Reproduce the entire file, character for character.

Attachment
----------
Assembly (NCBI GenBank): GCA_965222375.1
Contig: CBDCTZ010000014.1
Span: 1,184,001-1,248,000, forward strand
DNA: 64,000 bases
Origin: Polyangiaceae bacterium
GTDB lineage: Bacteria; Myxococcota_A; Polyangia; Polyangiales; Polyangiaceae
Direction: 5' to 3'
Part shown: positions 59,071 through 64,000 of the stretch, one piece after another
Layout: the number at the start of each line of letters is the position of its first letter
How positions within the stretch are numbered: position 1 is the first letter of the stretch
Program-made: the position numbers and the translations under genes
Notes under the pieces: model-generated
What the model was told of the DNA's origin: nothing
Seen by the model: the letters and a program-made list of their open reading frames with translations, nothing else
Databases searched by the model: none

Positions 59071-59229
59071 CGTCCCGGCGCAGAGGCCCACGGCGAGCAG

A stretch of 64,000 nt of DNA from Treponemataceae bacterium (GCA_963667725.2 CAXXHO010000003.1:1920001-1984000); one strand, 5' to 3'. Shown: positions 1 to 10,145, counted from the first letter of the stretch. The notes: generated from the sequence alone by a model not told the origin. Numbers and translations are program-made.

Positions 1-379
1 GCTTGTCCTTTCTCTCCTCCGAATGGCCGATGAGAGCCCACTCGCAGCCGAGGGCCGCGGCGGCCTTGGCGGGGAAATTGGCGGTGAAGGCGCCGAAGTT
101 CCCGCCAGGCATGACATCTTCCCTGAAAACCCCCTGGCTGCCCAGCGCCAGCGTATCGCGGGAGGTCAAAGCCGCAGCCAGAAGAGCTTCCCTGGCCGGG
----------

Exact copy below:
Assembly (NCBI GenBank): GCA_965222375.1
Contig: CBDCTZ010000014.1
Span: 1,184,001-1,248,000, forward strand
DNA: 64,000 bases
Origin: Polyangiaceae bacterium
GTDB lineage: Bacteria; Myxococcota_A; Polyangia; Polyangiales; Polyangiaceae
Direction: 5' to 3'
Part shown: positions 59,071 through 64,000 of the stretch, one piece after another
Layout: the number at the start of each line of letters is the position of its first letter
How positions within the stretch are numbered: position 1 is the first letter of the stretch
Program-made: the position numbers and the translations under genes
Notes under the pieces: model-generated
What the model was told of the DNA's origin: nothing
Seen by the model: the letters and a program-made list of their open reading frames with translations, nothing else
Databases searched by the model: none

Positions 59071-59229
59071 CGTCCCGGCGCAGAGGCCCACGGCGAGCAG

A stretch of 64,000 nt of DNA from Treponemataceae bacterium (GCA_963667725.2 CAXXHO010000003.1:1920001-1984000); one strand, 5' to 3'. Shown: positions 1 to 10,145, counted from the first letter of the stretch. The notes: generated from the sequence alone by a model not told the origin. Numbers and translations are program-made.

Positions 1-379
1 GCTTGTCCTTTCTCTCCTCCGAATGGCCGATGAGAGCCCACTCGCAGCCGAGGGCCGCGGCGGCCTTGGCGGGGAAATTGGCGGTGAAGGCGCCGAAGTT
101 CCCGCCAGGCATGACATCTTCCCTGAAAACCCCCTGGCTGCCCAGCGCCAGCGTATCGCGGGAGGTCAAAGCCGCAGCCAGAAGAGCTTCCCTGGCCGGG